The Endocrine Society

The Endocrine Society

Issue: August 2012
June 26, 2012
1 min read

Framingham Heart Study: Serum testosterone linked to vascular calcification

Issue: August 2012
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HOUSTON — Low circulating testosterone levels in men are associated with increased vascular calcification that is not otherwise explained by age, new data suggest. However, researchers said this could be due to their co-occurrence with established cardiovascular risk factors.

Thomas G. Travison, PhD, associate professor in the department of biostatistics at the School of Public Health at Boston University School of Medicine, and colleagues used data on 1,678 patients from Generation 2 and Generation 3 of the Framingham Heart Study cohort to analyze the link between serum testosterone and vascular calcification in adult men. Data were collected in clinical study from 1998 to 2008.

Patients were aged 31 to 80 years, with a mean BMI of 28. Average total testosterone was 616 ng/dL, free testosterone was 111 pg/mL and sex hormone-binding globulin (SHBG) was 46 nmol/L.

Researchers measured early-morning serum total testosterone by liquid chromatography-tandem mass spectrometry, and free testosterone was calculated using mass action equations. They measured SHBG using immunofluorometric assay. CT scan was used to measure thoracic aortic calcification, abdominal aortic calcification and coronary artery calcification.

Covariables included age, BMI, smoking, fasting lipids and comorbid conditions. Travison said they found that total testosterone and free testosterone displayed positive associations, whereas SHBG exhibited a negative association, with vascular calcification (P<.001).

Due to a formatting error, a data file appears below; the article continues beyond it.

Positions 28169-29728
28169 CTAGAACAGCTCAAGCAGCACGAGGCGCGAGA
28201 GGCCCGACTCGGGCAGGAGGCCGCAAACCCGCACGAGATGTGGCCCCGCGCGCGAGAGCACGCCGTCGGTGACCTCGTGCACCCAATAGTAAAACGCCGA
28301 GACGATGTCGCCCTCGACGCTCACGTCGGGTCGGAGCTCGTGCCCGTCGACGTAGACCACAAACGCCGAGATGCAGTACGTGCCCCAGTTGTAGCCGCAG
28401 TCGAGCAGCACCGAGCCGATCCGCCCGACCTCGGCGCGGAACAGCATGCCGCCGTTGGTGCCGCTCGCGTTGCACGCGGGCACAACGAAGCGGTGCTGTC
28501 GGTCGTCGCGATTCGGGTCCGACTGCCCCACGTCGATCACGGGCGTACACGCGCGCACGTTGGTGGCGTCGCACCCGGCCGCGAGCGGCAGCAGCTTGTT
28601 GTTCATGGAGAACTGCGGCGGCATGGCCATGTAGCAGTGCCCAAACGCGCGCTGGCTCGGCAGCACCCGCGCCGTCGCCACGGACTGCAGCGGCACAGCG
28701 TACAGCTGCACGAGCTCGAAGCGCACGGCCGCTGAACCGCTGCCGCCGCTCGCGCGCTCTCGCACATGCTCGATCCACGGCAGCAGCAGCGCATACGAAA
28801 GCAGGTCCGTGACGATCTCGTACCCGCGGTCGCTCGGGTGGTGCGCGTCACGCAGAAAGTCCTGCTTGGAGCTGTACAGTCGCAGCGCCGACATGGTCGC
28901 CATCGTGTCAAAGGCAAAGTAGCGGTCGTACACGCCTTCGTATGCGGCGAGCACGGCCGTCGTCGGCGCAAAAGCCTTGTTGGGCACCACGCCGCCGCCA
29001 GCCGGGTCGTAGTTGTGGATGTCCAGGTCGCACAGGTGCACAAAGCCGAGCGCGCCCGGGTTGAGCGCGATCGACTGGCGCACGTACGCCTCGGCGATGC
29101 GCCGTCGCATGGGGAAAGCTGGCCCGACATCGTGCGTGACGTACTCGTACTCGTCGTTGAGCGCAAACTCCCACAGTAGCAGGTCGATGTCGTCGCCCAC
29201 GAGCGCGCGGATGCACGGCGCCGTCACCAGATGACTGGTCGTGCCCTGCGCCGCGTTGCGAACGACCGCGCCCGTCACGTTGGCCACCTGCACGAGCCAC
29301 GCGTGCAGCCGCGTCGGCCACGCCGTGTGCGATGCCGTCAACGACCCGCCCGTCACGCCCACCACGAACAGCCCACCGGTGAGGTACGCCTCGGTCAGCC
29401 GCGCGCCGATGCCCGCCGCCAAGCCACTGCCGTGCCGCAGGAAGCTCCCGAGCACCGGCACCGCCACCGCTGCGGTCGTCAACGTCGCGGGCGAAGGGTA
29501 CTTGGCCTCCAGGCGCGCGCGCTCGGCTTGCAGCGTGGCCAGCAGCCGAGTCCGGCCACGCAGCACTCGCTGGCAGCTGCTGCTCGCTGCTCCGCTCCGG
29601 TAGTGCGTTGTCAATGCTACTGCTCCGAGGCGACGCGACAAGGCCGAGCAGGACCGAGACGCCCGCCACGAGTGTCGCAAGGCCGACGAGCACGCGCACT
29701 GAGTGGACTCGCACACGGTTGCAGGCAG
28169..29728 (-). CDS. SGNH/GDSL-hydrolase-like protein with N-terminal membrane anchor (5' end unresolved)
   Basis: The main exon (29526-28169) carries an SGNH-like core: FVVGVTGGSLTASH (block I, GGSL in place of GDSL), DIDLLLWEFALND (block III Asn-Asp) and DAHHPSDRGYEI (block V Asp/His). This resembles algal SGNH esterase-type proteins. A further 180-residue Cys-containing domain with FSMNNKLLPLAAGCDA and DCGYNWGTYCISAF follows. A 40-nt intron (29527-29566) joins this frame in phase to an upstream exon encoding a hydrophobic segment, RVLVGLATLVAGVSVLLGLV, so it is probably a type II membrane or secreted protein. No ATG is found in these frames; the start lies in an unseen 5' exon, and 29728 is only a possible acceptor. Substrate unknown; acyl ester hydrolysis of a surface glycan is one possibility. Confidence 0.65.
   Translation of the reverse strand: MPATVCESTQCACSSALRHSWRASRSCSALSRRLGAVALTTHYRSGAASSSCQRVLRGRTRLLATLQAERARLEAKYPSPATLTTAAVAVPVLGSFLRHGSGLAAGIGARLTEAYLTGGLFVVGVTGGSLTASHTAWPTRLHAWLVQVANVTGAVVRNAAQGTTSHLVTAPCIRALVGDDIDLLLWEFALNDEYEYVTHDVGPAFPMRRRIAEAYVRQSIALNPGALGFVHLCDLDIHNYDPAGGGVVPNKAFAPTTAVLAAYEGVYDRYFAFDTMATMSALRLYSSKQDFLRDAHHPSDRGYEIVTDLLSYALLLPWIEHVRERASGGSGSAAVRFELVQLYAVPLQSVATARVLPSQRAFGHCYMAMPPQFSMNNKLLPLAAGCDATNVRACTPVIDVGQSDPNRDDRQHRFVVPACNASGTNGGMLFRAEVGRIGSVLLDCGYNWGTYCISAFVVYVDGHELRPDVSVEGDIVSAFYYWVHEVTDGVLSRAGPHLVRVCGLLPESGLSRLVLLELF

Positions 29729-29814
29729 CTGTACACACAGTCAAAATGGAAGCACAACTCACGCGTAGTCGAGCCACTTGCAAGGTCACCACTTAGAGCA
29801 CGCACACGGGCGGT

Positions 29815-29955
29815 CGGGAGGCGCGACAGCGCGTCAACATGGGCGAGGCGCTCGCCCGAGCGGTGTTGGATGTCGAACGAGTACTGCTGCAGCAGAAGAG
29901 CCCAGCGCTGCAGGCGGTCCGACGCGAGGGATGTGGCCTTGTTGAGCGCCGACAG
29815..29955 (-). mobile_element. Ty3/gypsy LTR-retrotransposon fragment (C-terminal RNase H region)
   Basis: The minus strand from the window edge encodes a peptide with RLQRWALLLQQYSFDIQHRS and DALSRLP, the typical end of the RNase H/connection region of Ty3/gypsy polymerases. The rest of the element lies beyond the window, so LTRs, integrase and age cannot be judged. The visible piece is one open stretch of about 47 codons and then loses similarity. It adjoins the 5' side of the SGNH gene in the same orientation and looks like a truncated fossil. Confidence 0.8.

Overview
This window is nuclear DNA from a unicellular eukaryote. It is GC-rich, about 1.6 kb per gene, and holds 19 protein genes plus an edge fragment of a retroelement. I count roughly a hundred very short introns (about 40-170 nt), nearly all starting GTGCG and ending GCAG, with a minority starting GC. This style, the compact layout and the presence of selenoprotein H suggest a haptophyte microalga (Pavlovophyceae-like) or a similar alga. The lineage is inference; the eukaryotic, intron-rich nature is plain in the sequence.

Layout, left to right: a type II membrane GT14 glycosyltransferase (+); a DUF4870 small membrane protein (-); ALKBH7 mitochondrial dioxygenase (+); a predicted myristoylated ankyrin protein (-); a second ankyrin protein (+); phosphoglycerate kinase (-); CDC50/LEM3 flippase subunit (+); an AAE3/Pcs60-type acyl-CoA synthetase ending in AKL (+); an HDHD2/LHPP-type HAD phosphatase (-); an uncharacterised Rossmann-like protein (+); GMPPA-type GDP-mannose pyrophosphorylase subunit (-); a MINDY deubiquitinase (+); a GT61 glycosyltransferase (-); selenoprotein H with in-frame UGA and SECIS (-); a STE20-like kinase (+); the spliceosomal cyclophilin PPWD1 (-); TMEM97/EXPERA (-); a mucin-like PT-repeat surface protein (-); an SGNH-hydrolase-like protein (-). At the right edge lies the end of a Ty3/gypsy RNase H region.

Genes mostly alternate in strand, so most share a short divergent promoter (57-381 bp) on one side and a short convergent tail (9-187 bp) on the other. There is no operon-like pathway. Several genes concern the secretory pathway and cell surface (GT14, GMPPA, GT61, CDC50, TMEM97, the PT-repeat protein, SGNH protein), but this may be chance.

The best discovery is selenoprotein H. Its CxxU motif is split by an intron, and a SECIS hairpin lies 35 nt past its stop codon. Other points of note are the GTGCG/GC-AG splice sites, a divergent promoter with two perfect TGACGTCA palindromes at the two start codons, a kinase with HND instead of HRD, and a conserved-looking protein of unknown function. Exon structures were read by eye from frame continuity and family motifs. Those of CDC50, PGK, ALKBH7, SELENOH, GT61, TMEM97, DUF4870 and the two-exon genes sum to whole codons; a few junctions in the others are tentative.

Data indicated no relationship between SHBG and vascular calcification. When scaled to the average sample coronary artery calcification, researchers found that a 100-ng/dL between-subject increase in total testosterone was associated with an average age-adjusted decrease in coronary artery calcium of –8.6% (4.5%; P=.04).

Similarly, a 10 pg/mL positive difference in free testosterone was associated with a mean decrease in coronary artery calcium of –5.1% (2.5%; P=0.04). Trends of similar magnitude were observed for abdominal aortic calcification and thoracic aortic calcification.

“Total and free testosterone split a negative association with coronary and aortic calcification, risk factors and markers for atherosclerosis,” Travison said.

For more information:

Travison TG. Abstract #OR28-1. Presented at: the Endocrine Society’s 94th Annual Meeting & Expo; June 23-26, 2012; Houston.

Disclosure: The researchers report no relevant financial disclosures.